- 1 tsp salt
- 2 tbsp coconut oil
- 3 tbsp tamarind paste mixed with some water Tamarind paste is sold at most Asian stores
- 100 ml water or coconut milk
- 2 stalks lemongrass, white part only, crushed and roughly chopped
- 8 shallots, roughly chopped
- 4 garlic cloves, roughly chopped
- 2 cm galangal piece, peeled and roughly chopped
- 8 dried chillis snipped into small pieces with scissors
- 1 tbsp chilli powder
- 1 ½ tbsp dried shrimp paste (Belachan) Sold at most Asian stores
- 4-5 tbsp water
Gluten-Free Rice Cakes (Ketupat in Indonesian and Malay)
- 180 g jasmine rice
- ¼ tsp salt
- 500 ml water
- 2 tbsp coconut oil
- 2 strands fresh pandan leaves, or
- 1 tsp pandan extract
To serve with the satays
- 1 cucumber, cubed roughly
- 2 red onions, peeled and cut in rough wedges
Chicken satay marinade
- Chop the shallots and lemongrass roughly and place in a food processor to grind down to a pulp, adding the oil to loosen it. Add more oil if needed.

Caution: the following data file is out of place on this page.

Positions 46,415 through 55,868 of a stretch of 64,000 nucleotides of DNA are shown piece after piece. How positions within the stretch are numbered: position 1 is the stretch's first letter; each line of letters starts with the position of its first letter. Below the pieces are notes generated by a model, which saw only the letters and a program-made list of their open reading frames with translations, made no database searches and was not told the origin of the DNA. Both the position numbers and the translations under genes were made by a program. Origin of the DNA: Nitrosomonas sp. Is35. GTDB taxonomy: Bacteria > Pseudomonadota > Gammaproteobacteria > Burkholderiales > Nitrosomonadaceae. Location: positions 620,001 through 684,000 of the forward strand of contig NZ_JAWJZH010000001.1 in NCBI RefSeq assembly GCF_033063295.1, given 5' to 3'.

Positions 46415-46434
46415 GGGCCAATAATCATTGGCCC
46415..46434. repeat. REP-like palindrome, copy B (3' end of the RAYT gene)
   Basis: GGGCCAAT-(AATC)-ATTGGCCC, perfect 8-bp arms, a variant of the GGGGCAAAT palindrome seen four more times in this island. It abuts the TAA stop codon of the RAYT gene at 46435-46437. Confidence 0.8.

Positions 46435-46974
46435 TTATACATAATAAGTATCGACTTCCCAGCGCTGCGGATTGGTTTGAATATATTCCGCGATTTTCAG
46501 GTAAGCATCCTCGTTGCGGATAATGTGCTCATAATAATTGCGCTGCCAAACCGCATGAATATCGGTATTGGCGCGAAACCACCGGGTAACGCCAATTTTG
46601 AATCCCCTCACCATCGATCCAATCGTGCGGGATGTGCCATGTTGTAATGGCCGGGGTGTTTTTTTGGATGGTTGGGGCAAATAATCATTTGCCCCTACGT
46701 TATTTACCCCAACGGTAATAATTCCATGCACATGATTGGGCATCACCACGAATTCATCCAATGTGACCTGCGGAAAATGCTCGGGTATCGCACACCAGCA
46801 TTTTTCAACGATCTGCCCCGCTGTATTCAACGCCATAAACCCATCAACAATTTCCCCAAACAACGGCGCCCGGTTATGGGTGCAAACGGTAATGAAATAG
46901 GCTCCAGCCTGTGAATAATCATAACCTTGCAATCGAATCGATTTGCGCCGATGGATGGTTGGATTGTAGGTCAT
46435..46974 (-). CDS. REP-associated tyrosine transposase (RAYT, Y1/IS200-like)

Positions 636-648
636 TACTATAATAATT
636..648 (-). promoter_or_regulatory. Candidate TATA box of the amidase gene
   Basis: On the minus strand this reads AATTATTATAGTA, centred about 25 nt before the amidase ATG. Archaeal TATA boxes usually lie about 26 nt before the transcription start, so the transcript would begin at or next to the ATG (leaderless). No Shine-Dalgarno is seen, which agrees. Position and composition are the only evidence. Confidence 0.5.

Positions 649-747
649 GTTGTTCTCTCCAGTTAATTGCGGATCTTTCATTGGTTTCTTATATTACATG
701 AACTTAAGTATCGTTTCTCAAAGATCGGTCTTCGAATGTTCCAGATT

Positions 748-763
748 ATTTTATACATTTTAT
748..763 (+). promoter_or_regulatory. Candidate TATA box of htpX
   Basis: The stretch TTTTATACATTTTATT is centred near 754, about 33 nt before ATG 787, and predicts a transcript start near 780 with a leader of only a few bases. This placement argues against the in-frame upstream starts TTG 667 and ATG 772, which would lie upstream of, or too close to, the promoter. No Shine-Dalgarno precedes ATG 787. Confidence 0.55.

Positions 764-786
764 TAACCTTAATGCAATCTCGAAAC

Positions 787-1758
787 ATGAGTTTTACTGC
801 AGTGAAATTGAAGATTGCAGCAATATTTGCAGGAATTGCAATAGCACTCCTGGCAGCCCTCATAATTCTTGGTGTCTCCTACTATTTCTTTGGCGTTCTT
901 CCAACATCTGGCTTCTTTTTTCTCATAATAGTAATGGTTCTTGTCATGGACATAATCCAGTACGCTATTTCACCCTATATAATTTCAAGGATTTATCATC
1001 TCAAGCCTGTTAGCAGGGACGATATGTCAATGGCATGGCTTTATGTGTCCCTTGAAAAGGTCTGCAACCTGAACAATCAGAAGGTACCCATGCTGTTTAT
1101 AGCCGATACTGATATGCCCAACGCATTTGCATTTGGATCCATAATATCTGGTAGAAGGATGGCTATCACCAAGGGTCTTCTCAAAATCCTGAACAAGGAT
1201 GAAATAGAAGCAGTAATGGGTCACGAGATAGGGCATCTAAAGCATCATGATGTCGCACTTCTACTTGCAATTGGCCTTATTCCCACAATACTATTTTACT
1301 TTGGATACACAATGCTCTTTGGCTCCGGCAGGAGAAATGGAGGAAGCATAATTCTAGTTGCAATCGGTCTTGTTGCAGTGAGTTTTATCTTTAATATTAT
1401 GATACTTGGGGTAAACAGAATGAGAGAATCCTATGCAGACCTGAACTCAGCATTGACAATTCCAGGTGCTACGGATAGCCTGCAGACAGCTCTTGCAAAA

- Add the peanuts, spices, sugar and salt. Blend well.
- Slice the chicken into 2 cm by 1 cm strips.
- Transfer the satay marinade to a medium glass bowl and combine it with the coconut milk, then add the chicken pieces.
- Chill the chicken for at least one hour. Overnight is ideal.
- Wash and drain the rice several times.
- Add the rice, salt, coconut oil and water to the rice cooker or stove pot.
- Tie the pandan leaves into a knot and place them in the rice or mix the pandan essence in the rice water.
- Cook the rice in the rice cooker or bring the water to a boil and simmer gently in the stove pot for 15 minutes, or until all the water has evaporated.
- Once cooked, fluff the rice with a spatula.
- Discard the pandan leaves.
- Transfer the warm rice to a plastic-lined square 23cm tray.
- Press the rice firmly down into the tray using a spatula, pushing the rice towards the corners and sides of the tray.
- Cover the rice-filled tray with plastic and using a skewer or satay stick, make several holes for the steam to escape.
- Allow to cool in the fridge for at least one hour before cutting the rice cakes into 1 ½ cm squares using a warm knife.
- NOTE: If you would like more "compact" rice cakes, place several milk cartons or tins on their sides on top of the plastic-covered rice cake tray for an extra hour.
Authentic Satay Sauce
- Dry-roast the peanuts until they release their aroma and appear golden. Stir often as they easily catch and burn if left unattended.